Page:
Benteen then claimed that his commander had remained in the Cheyenne village as his men rounded up prisoners, took inventory and slaughtered Indian ponies—perfunctory tasks at best—all the while oblivious to the plight of Elliott and his men and making no effort to search for them. Benteen’s claim, right or wrong, sprang from a rift that had plagued the regiment before the Washita and only widened after Elliott’s death: The 7th Cavalry officer corps was divided in its loyalties to its commanding officer. The accusatory letter from Benteen, self-anointed leader of the anti-Custer faction, did not initiate this conflict but merely brought it out into the open.

Throughout Custer’s tenure in the 7th Cavalry subordinates complained bitterly about his lack of recognition for the actions they performed on campaign. This included the commander’s report from the Battle of the Washita, in which he merely mentions the deaths of Hamilton and Elliott, the wounding of three other officers and that two officers (Benteen and Barnitz) had personally killed three Indians between them. Custer cited no other officer for his accomplishments that day, despite many praiseworthy examples.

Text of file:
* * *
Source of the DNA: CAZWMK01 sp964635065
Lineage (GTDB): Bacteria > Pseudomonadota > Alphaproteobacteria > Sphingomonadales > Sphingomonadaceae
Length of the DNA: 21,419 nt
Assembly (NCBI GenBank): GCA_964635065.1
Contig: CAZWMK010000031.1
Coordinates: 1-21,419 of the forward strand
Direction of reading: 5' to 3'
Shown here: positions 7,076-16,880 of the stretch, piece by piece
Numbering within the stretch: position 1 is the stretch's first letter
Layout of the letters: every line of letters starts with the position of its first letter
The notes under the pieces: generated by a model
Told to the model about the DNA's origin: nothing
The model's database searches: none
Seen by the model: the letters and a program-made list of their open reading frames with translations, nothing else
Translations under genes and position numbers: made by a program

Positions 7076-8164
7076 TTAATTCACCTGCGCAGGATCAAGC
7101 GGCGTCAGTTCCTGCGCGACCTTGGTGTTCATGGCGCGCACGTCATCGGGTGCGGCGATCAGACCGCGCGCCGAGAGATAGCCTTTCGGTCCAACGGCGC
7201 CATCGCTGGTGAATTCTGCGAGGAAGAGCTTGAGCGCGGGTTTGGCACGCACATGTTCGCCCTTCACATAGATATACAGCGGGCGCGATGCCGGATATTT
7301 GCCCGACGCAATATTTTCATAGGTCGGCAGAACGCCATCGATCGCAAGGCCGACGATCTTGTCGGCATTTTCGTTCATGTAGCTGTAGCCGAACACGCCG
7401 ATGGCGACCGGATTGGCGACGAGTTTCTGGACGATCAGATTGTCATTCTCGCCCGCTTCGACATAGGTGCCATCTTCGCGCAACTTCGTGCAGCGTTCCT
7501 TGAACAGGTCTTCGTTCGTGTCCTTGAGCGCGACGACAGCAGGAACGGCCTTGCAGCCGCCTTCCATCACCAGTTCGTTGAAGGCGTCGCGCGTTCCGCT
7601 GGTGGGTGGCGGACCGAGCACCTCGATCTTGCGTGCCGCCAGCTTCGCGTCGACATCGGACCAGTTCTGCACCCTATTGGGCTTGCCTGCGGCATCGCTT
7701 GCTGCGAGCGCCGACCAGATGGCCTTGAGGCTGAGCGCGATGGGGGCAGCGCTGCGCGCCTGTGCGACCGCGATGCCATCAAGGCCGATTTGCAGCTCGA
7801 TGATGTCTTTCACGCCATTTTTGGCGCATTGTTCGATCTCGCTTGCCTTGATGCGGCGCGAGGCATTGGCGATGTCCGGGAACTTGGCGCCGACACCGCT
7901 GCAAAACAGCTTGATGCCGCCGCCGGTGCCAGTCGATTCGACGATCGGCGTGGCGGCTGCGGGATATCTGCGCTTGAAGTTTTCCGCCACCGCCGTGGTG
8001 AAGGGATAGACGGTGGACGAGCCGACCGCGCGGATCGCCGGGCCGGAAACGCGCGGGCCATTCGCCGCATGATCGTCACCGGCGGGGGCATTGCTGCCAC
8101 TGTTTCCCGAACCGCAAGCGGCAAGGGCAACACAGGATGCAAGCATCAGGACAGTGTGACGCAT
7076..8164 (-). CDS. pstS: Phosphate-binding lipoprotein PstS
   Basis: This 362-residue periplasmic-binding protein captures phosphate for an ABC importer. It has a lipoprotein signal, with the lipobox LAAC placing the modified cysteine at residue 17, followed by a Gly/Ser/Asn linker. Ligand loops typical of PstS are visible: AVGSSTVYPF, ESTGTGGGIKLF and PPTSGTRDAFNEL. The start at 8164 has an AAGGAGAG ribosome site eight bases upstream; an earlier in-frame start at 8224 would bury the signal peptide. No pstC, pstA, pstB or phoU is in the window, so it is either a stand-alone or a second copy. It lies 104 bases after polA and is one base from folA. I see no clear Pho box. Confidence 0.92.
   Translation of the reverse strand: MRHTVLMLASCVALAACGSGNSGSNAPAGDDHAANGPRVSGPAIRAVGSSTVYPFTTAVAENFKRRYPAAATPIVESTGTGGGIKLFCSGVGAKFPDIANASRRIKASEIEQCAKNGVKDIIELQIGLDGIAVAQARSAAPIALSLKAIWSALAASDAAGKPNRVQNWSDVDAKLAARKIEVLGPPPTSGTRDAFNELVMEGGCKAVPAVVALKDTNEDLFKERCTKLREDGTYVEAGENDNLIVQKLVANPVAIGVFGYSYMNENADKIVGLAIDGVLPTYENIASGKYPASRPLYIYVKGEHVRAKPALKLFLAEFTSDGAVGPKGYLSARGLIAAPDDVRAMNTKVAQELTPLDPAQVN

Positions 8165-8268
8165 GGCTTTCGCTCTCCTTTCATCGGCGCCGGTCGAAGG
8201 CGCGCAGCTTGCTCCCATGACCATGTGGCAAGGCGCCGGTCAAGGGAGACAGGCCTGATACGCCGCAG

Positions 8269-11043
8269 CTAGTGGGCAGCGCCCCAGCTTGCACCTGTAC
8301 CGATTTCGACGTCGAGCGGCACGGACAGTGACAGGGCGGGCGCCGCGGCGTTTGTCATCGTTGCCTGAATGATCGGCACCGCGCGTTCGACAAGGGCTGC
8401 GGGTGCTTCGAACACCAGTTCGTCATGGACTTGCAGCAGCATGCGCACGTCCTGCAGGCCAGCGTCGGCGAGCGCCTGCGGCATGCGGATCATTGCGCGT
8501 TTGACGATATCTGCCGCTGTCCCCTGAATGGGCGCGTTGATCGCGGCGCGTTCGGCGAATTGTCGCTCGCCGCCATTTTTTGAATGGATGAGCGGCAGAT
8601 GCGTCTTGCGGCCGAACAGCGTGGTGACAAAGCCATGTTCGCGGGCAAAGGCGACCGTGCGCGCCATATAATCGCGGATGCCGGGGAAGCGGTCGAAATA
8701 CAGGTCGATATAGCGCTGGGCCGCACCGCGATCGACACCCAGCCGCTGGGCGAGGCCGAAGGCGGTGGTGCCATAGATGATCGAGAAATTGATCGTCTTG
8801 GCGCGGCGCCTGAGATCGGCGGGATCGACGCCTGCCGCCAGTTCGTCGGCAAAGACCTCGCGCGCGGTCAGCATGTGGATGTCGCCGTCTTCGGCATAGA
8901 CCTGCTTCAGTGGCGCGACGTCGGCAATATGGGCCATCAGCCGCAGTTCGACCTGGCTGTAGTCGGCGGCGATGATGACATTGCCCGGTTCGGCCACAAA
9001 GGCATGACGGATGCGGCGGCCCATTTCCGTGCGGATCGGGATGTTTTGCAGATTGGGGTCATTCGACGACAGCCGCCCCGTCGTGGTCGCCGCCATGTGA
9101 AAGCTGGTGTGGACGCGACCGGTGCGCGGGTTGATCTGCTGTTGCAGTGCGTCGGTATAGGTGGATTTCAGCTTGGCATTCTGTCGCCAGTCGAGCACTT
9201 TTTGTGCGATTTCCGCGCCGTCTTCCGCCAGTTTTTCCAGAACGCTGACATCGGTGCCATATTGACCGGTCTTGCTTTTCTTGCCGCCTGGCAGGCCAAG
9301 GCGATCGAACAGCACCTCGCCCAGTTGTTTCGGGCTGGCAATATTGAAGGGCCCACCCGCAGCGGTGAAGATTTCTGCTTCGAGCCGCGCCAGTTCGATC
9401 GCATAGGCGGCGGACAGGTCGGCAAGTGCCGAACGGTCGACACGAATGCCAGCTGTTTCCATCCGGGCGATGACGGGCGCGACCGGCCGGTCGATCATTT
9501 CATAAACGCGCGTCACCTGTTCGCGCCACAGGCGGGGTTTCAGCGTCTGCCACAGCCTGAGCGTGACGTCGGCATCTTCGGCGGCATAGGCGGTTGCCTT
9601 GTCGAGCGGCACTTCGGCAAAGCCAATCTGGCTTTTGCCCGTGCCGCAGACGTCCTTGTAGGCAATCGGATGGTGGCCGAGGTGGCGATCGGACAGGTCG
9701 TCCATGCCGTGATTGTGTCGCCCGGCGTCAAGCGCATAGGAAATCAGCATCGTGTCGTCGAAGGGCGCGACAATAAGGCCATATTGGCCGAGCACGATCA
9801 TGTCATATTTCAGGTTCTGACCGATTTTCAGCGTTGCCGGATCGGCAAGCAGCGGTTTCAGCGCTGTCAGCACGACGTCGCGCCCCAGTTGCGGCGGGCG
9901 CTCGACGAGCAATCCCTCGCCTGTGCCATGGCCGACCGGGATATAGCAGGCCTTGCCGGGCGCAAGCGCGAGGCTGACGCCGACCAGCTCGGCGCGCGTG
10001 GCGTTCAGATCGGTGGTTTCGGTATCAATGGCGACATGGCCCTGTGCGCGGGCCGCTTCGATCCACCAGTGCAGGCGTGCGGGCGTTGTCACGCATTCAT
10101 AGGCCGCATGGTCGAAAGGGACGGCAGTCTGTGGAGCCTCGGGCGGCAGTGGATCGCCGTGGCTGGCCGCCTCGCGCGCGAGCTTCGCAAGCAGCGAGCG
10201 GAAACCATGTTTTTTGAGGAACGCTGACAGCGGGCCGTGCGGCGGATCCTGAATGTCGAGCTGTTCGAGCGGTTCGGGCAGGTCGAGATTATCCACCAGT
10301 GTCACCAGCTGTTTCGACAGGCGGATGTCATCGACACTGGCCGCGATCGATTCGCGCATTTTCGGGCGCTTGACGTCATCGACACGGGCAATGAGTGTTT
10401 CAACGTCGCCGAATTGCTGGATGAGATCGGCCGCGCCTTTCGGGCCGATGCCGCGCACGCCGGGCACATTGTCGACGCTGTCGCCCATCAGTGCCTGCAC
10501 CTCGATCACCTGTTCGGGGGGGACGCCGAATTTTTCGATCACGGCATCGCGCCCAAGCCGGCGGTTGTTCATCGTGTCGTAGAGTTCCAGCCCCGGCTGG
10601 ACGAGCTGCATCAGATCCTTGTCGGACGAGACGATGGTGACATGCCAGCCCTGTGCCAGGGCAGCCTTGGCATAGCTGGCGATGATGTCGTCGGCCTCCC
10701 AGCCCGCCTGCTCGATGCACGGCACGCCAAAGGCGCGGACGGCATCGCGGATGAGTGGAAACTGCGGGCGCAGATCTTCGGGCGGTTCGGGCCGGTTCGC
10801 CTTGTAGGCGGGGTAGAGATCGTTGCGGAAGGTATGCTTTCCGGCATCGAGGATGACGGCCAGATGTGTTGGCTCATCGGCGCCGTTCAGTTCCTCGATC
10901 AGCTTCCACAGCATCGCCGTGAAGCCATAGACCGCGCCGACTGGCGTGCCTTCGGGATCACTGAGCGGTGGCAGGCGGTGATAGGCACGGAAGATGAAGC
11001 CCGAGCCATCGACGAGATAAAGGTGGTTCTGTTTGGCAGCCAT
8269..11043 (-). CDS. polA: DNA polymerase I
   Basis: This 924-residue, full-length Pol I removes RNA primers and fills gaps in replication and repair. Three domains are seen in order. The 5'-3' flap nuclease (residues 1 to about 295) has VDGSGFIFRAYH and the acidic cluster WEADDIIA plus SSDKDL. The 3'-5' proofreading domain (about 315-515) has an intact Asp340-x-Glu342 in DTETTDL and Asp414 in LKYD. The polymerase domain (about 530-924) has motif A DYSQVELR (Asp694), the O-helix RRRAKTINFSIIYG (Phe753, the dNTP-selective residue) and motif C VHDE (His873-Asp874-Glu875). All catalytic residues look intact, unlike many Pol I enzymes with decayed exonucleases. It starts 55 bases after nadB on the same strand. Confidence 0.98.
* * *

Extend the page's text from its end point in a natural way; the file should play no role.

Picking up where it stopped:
One was Godfrey’s masterful three-mile leapfrog retreat with his platoon from the mass of warriors approaching Black Kettle’s camp from villages farther downstream. Moreover, Godfrey’s field report had alerted Custer to the threat of retaliatory Indian attacks. Custer also failed to cite the bravery and leadership of Captains Thomas Weir, Benteen and Myers during the 7th Cavalry’s withdrawal. These officers had met Indian charges with countercharges, forcing back the enemy and enabling the regiment to escape.

To top it all off, Custer never credited the late Elliott with finding the Indian trail that ultimately led to the discovery of Black Kettle’s village. Many in the 7th Cavalry ranks thought that omission in particular slighted the memory of a fallen comrade and revealed Custer could not be trusted, especially after the lieutenant colonel had seemingly abandoned Elliott at the Washita. If Custer could treat his second in command in such a fashion, would he not also ignore and betray their interests?